As negotiations for Britain's exit from the EU are dragging on, European carmakers are calling for clarification of issues affecting their sector, including type approval procedures and emissions targets.
The European Automobile Manufacturers' Association (ACEA) on Monday called for Brexit negotiators to avoid potential cross-border chaos by maintaining an existing system of mutual recognition of auto certification issued by UK and EU authorities.
The ACEA said mutual EU-UK recognition of each other's vehicle approvals post-Brexit would only be possible if the UK remained fully aligned with all relevant EU legislation, an issue that has split the UK side as it prepares for upcoming Brexit talks focused on trade.
"Otherwise we will see severe land and sea-port congestion at both sides of the channel once the UK leaves the EU," ACEA Secretary General Erik Jonnaert said.
"It is essential that manufacturers can maintain valid type approvals in both the EU and the UK as of 30 March 2019, no matter where the approval was issued," Jonnaert said. "We are therefore calling on the European Commission to clarify how existing approvals can be transferred from an EU27 authority to the UK, and the other way around."
European Community Whole Vehicle Type Approval is the certification issued by a member state's Type Approval Authority (TAA) that a motor vehicle made within its borders meets EU environmental, safety, performance and security standards. A holder can use it to market that type of vehicle throughout the EU, without further certification in any EU member state.
EU chief Brexit negotiator Michel Barnier (R) with British Secretary of State for Exiting the EU, David Davis are said to have reached a Brexit transition deal on Monday, March 19
"The UK deciding to remain in a customs union with the EU would of course be an effective solution to enable frictionless trade in goods between the EU and UK," Jonnaert said, adding that regardless of which Brexit scenario is pursued, it is essential that EU and UK authorities start preparing to simplify customs procedures.
The imposition of tariffs — 10 percent for passenger cars and 10 percent or 22 percent for commercial vehicles — in the event of a so-called 'cliff-edge' Brexit would be "extremely burdensome" for automobile manufacturers and consumers.
Britain is due to leave the EU at the end of March 2019 and EU leaders are set to approve an outline for future negotiations with Britain at a summit later this week.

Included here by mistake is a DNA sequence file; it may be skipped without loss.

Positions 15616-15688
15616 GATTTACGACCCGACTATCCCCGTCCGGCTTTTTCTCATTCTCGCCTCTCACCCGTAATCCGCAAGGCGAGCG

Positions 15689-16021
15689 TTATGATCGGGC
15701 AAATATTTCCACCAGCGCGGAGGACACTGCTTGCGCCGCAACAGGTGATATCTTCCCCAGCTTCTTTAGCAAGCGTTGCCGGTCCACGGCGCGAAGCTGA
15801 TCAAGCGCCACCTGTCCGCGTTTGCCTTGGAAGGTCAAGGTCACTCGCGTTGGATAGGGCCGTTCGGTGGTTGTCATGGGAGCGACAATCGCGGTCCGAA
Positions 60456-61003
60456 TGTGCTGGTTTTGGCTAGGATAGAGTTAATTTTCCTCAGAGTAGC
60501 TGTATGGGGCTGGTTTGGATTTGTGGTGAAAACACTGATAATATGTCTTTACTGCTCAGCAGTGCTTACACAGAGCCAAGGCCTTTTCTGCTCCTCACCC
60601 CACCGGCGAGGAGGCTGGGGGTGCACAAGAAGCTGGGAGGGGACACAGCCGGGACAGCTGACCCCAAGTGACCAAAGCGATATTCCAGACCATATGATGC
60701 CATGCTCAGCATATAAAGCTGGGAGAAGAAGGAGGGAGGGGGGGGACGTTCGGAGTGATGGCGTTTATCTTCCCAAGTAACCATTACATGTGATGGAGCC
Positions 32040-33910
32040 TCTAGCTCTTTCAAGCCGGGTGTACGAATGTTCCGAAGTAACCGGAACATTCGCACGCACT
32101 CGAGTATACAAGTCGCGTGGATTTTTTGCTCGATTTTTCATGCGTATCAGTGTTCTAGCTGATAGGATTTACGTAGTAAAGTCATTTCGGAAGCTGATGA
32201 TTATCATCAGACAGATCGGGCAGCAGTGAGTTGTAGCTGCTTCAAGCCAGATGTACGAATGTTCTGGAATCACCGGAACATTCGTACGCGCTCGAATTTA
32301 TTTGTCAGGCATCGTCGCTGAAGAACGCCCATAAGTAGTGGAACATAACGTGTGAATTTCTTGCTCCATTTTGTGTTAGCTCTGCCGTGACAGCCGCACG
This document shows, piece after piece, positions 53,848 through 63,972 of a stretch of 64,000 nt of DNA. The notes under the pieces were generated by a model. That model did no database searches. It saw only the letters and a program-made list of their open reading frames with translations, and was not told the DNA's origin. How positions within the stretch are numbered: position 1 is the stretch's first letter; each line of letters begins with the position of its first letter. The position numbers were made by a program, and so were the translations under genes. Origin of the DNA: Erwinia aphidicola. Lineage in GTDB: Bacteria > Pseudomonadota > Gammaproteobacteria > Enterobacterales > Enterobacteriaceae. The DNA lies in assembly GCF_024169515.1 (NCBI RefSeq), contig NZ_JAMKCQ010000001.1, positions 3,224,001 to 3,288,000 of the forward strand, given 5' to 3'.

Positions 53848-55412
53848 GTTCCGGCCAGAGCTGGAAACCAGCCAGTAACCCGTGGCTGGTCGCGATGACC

The EU will have an emissions problem once Britain's more environmentally-friendly car fleet will no longer be counted for its CO2 reduction target
CO2 emissions: UK in or out?
The ACEA also called for clarification as to whether the UK car market — the second biggest in the EU — will count in calculating the EU's 2021 carbon dioxide (CO2) targets.
EU legislation sets mandatory CO2 emission reduction targets for new passenger cars and light commercial vehicles and the ACEA believes that after the UK leaves the EU it will not be subject to EU emission requirements.
The association said compliance with "the highly challenging limits" set by the EU for 2021 is based on data from all member states and that potential exclusion of any country would "have a significant impact on those carefully planned strategies."
UK data is valuable to manufacturers because of the high proportion of alternatively-powered vehicles registered. In 2016, the UK accounted for 16 percent of battery-electric vehicles and 31 percent of all plug-in vehicles sold in the EU.
Removing UK data from the calculation would oblige manufacturers to recalculate average targets based on EU28 data and give only a limited time to alter compliance strategies to ensure that the 2021 targets are reached, the association said.
If the European Commission decided to exclude UK data from fleet-average calculations the Commission would have to review the target of 95g CO2/km for passenger cars, the ACEA said.
EU sales up excluding UK
In 2017, sales of new cars in the EU surpassed 15 million for the first time since 2007, with 15.1 million vehicles sold in the 28-member bloc, up 3.4 percent on 2016, the ACEA said.
Demand for new cars rose in all major EU markets except in Britain, where sales fell by 5.7 percent year-on-year, the first annual decline in six years, according to ACEA data.
Car sales' growth across the EU was likely to slow to 1 percent in 2018, the ACEA said in January, noting stricter rules on car emissions and Brexit as threats to the industry.
The ACEA has forecast that German and French car sales' growth will be subdued in 2018 and that the British car market would drop by 4-5 percent.
ACEA President Carlos Tavares blamed the slowdown on new EU CO2 emissions regulations and a lack of market predictability caused by Britain's exit from the bloc.
He said the auto industry believed the transition period after Britain leaves the EU should be three years longer than the 21 months - until the end of 2020 - that the EU has proposed.
jbh (AP, dpa, Reuters)